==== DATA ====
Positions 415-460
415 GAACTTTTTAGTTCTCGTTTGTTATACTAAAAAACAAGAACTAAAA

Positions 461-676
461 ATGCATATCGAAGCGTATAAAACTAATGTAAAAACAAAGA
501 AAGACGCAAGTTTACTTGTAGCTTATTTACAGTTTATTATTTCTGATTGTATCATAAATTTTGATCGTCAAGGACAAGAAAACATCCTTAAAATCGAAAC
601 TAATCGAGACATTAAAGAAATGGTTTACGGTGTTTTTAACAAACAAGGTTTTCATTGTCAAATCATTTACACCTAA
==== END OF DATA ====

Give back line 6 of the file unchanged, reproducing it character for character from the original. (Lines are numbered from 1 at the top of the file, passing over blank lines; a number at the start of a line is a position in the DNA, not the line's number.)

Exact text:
601 TAATCGAGACATTAAAGAAATGGTTTACGGTGTTTTTAACAAACAAGGTTTTCATTGTCAAATCATTTACACCTAA